Clarence Valley Canoe and Kayak Trail: longest whitewater trail in Australia
The Clarence Canoe and Kayak Trail is the longest whitewater trail in Australia! Covering more than 195 kilometres of river between the Nymboi-Binderay National Park and the township of Copmanhurst, encompassing the Nymboida, Mann and Clarence river systems. It offers spectacular scenery, an abundance of wildlife and some exhilarating whitewater adventure. Covering more than 195 kilometres of river between Nymboi-Binderay National Park and the township of Copmanhurst, this is officially New South Wales’ greatest hidden gem (and Australia’s longest mapped whitewater trail). Combining three wild river systems; the Nymbodia, Mann and Clarence, there is something to please all paddling palates across the eight map sections whether you’re into bone-rattling rapids or zen-like cruising. The trail can be completed in day sections or as one long adventure with primitive camping grounds along the route. Find a local guide to experience the trail with ease. Sections: The Junction – Cartmill Park Cartmill Park – Buccarumbi Buccarumbi – Nymboida River Campground Nymboida River Campground – Jackadgery Jackadgery – Cangai Broadwater Cangai Broadwater – The Gorge The Gorge – Winegrove Winegrove – Copmanhurst
Tweed Heads sits on the Tweed River with beautiful golden beaches and waterways. Enjoy surfing and swimming at one of its beaches or boating, fishing and crabbing on the Tweed River. The town of Tweed Heads offers excellent restaurants, cafes and shops. Visit Point Danger Lookout on the New South Wales and Queensland border that overlooks the popular surf break at Duranbah Beach. Captain James Cook named the lookout as he sailed up the east coast of Australia to warn of dangerous coral reefs off the coast.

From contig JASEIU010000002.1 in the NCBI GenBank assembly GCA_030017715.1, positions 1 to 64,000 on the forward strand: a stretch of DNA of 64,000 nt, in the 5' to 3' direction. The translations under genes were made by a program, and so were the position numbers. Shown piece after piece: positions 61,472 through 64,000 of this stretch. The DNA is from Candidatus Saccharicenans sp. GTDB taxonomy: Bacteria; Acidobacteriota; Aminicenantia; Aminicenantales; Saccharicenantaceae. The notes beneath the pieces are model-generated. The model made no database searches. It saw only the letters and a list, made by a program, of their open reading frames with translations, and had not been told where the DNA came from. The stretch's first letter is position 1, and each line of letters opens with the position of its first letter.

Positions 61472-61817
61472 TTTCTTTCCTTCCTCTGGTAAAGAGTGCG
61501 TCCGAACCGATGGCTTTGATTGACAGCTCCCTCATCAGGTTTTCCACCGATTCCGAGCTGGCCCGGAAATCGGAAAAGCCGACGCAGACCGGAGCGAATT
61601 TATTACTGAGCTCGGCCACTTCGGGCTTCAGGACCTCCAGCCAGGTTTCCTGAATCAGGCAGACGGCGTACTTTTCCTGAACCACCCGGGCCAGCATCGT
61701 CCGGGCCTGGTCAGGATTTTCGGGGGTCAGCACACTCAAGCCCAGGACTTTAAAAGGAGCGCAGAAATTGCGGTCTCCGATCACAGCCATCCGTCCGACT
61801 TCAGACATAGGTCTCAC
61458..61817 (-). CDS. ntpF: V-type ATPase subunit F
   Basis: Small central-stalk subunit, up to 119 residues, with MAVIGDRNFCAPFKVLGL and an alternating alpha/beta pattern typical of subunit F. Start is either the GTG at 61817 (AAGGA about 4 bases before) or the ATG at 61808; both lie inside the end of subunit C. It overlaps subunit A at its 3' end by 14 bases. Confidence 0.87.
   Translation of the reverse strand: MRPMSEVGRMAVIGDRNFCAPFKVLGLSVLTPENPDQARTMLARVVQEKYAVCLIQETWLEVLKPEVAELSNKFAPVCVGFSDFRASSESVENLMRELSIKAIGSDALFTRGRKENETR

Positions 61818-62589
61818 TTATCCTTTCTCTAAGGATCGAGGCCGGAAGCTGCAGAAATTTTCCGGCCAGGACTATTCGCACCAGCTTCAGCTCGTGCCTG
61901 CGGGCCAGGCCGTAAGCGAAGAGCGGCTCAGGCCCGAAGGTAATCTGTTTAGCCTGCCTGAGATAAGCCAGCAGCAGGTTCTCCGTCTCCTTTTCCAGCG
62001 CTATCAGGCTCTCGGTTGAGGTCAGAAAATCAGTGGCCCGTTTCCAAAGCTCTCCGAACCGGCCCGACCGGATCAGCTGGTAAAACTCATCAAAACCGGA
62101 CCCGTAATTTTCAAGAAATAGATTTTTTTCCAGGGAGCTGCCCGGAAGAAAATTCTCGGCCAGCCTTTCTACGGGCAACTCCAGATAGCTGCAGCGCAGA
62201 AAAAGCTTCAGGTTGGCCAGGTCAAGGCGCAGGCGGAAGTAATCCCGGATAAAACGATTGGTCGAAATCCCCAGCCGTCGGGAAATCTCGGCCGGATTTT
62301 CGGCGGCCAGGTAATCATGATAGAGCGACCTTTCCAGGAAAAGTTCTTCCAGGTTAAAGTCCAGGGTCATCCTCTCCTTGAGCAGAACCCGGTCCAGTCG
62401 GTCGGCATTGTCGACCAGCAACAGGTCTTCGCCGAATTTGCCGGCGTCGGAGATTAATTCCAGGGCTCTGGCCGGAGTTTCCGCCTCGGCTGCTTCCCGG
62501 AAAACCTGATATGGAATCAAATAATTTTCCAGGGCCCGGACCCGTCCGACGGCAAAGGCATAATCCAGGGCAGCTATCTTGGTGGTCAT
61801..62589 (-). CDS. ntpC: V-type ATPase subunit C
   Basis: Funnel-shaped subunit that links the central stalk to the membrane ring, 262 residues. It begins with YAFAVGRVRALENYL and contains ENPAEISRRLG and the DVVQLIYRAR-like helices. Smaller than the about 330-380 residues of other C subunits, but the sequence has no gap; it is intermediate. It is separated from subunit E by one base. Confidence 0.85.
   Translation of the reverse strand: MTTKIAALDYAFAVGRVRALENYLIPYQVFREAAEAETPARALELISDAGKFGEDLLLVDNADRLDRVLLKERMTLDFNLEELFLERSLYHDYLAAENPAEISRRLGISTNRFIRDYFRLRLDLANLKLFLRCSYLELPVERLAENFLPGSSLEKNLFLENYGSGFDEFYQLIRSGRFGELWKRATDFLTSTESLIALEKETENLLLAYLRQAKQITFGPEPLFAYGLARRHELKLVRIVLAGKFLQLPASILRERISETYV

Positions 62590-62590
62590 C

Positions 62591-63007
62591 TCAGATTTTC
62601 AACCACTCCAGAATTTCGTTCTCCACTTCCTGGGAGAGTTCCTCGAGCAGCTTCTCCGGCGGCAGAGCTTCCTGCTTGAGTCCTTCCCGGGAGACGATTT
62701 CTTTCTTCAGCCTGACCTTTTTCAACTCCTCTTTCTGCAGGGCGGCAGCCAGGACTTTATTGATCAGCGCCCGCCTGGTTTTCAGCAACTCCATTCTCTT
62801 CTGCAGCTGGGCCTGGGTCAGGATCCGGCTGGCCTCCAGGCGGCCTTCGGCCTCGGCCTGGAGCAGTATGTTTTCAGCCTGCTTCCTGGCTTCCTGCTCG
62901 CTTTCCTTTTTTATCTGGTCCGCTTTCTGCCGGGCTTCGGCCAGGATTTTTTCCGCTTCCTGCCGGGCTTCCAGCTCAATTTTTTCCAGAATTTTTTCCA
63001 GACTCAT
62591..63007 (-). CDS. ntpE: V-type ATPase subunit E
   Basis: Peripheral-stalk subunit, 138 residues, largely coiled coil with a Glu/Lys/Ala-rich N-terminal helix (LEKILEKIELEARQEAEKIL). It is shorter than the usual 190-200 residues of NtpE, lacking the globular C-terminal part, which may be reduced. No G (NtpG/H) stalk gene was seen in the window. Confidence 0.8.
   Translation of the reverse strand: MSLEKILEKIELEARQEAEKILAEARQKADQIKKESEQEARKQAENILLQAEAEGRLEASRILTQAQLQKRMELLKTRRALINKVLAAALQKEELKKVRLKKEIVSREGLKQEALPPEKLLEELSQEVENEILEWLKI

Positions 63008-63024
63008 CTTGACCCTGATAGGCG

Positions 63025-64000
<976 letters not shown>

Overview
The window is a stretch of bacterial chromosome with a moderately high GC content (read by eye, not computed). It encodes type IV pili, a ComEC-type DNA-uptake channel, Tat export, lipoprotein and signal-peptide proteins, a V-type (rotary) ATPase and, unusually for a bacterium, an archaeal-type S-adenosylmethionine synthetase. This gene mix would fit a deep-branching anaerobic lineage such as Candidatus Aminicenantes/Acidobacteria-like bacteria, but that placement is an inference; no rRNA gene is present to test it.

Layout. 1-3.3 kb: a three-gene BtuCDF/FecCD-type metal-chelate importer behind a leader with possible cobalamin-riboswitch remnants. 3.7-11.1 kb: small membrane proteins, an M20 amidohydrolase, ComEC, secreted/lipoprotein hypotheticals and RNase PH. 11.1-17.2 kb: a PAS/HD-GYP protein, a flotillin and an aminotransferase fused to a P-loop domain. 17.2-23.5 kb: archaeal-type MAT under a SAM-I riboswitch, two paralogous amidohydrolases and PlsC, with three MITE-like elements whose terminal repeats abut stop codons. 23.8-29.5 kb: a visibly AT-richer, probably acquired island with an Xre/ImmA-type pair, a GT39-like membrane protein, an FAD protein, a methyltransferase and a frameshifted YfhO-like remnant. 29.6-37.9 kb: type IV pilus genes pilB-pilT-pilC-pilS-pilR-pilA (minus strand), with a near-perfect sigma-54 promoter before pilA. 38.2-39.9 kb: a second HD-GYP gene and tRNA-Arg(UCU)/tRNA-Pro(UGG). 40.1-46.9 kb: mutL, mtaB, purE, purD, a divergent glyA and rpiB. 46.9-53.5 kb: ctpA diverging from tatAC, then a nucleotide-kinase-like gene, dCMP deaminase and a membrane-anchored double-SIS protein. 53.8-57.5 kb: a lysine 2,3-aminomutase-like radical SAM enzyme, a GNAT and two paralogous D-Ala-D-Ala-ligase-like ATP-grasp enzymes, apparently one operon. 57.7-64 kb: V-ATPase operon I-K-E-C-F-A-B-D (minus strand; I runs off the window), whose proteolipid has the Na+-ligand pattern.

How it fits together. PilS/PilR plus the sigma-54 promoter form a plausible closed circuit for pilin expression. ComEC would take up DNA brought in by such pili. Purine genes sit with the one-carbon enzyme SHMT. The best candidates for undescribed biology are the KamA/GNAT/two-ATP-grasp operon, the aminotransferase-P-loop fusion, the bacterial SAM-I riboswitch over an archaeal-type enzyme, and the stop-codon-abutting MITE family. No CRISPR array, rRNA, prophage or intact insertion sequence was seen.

Tweed Eco Cruises
It's time to escape, relax unwind and see some beautiful blue water, mangrove islands and rainforest coming down to the Tweed riverbank edge, complimented by the best local fresh seafood and produce on board their boats, here at Tweed Eco Cruises. Their cruises operate under the watchful eye of Mt Warning in Tweed Heads. You can choose to leave the world behind on the heritage rain forest cruise, meandering up the Tweed River, seeing birds of prey, visiting an historical village, hear, see, and feel history. Their Crabs and Yabbies tour you will go overboard! Getting your feet wet exploring the upper mangrove islands hunting the delicacy of the region the famed Tweed River Mud Crab. Caught and cooked up on board their Muddies, while you throw a line overboard waiting for your lunch to go from crab pot to plate! The ultimate exclusive adventure is being offered by Tweed Endeavour Cruises, the Pot to Plate adventure, come out with local crabber, on board his boat, do a tour that no one else can offer. Explore regions of the lakes that no -one see's except the local fisho's, dining on sand banks and in the oyster farm. Due to current health advice on social distancing, please contact the business for the most up to date information regarding opening times and services.
Hat Head National Park
Hat Head National Park on the mid-north coast of NSW near South West Rocks is a natural paradise. Explore the lighthouse, camp by the beach and go fishing and swimming. Hat Head National Park, near Kempsey, is a place of exceptional beauty. The beaches, sand dunes, rainforest and wetlands offer an ideal backdrop for bushwalking, camping or a quiet picnic. There is a choice of campgrounds, including campsites right by the beach, or you could stay at the Smoky Cape lighthouse keepers’ cottage with its stunning coastal views, be sure to take a guided tour. There are lots of walking tracks to choose from, excellent fishing and whale watching. Birdwatchers can look for black swans and spoonbills in the park’s wetlands, hawks and eagles soaring above beach cliffs and shorebirds like curlews and plovers around the beach.
Discover more in New South Wales
- Blue Mountains
- Bondi Beach
- Bundanoon & Surrounds
- Byron Bay
- Central Coast, NSW
- Coffs Harbour
- Country NSW
- Hunter Valley
- Jervis Bay
- Lord Howe Island
- Merimbula & Sapphire Coast
- Mungo National Park
- Murramarang National Park
- North Coast
- Outback NSW
- Port Macquarie
- Port Stephens
- Snowy Mountains
- South Coast, NSW
- South West Rocks
- Sydney Harbour
- The Mallee Region
- The Murray
- Tilba Tilba